Background: We have investigated how recirculating lymphocytes patrol the liver in a normal steady state.
Methods: Thoracic duct lymphocytes of congeneic rats were intravenously transferred to host rats and donor cell trafficking in the liver and hepatic lymph was examined. Host hepatic lymph nodes (HLNs) were selectively removed, which allowed liver-derived donor cells to collect in the thoracic duct without transit in the intervening HLNs.
Results: The number of donor cells in the thoracic duct lymph significantly increased over the baseline 3, 5 and 11 h after transfer in the HLN-removed, non-pretreated, and HLN-ligated (in which a lymph efflux was blocked) groups, respectively. Histologically, donor cells appeared in the portal area from 0.5 h after transfer and frequently attached to the basal lamina of portal vein both externally and internally. Three hours after transfer, a few donor cells appeared in the subcapsular sinus of HLNs.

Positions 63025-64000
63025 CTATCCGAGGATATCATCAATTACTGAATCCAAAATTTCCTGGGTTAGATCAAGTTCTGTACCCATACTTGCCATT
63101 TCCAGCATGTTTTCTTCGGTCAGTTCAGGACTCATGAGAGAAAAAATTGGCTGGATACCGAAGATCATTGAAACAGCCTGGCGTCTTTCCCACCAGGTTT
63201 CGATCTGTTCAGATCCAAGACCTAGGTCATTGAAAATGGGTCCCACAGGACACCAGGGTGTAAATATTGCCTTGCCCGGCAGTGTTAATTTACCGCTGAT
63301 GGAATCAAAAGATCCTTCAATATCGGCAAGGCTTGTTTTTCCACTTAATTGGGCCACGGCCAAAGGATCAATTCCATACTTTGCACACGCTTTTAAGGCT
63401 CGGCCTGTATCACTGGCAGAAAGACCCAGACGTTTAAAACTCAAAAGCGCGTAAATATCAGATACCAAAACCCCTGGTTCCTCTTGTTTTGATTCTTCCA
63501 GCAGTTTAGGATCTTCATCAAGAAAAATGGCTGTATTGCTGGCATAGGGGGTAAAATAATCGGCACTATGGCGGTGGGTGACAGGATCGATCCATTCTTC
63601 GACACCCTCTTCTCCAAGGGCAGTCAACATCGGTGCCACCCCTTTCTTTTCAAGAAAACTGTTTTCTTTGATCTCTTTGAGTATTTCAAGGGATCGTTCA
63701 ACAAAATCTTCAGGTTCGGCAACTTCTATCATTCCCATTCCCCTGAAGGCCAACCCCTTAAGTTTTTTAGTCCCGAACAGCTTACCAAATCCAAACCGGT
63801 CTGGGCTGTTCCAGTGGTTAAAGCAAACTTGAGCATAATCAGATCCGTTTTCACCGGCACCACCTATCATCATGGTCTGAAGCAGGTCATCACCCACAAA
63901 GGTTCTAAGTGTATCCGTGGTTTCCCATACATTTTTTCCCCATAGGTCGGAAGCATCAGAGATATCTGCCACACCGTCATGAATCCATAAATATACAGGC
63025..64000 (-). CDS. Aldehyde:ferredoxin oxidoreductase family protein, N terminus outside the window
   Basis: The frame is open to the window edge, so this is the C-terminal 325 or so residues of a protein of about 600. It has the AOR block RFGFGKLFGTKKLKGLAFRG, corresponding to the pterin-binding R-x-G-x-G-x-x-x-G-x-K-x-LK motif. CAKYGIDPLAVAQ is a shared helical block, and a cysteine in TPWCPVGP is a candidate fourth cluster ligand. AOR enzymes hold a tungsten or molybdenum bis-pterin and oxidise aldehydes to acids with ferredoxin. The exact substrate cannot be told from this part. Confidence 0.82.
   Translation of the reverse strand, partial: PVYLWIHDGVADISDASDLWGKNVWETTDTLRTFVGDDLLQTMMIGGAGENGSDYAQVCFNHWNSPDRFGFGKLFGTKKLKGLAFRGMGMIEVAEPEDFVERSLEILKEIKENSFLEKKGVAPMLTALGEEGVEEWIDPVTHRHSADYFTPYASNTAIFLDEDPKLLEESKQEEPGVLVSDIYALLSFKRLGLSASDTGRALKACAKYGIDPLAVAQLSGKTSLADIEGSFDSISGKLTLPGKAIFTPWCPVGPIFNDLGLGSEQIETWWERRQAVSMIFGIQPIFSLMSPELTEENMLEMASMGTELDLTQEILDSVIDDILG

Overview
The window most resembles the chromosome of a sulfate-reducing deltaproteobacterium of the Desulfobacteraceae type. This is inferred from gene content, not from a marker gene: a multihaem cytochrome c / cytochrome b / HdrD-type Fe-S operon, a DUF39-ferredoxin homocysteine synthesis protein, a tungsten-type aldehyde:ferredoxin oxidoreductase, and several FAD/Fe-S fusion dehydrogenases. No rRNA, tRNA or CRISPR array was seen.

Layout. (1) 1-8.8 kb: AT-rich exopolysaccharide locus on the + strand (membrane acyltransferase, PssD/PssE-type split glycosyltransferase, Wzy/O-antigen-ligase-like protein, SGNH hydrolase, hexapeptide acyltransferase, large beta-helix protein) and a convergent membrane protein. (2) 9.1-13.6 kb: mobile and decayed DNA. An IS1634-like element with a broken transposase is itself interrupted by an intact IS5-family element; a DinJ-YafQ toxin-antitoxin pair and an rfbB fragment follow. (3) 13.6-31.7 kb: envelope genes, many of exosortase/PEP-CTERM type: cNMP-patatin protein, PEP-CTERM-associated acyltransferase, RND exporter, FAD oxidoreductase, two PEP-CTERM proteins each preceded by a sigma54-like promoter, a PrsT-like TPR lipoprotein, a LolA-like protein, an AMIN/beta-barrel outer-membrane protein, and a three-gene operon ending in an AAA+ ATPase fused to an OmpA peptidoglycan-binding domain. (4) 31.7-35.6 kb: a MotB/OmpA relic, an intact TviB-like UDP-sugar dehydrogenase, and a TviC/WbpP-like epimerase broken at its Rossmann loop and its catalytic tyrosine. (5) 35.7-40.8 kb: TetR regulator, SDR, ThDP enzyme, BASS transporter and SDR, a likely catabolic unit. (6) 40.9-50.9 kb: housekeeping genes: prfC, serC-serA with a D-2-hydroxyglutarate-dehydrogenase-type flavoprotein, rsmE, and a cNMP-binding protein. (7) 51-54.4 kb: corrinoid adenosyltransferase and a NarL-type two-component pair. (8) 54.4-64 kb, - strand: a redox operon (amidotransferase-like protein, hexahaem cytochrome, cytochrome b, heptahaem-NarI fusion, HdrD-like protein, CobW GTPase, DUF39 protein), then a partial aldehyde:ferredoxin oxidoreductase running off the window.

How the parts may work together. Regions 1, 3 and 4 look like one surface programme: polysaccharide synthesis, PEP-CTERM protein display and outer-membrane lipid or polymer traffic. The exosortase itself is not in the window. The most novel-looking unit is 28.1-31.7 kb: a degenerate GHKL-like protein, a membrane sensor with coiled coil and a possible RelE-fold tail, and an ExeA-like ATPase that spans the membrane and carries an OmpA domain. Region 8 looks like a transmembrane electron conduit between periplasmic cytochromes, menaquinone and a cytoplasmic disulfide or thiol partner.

Conclusion: The minimal transit time of rat recirculating lymphocytes is 3–4 h in the liver and 5–8 h in the hepatic LNs, in a normal steady state. Recirculating lymphocytes might transmigrate through the portal vein as well as the sinusoid in the periportal zone. This rapid transit might enable an efficient surveillance of the liver portal area by the recirculating lymphocytes.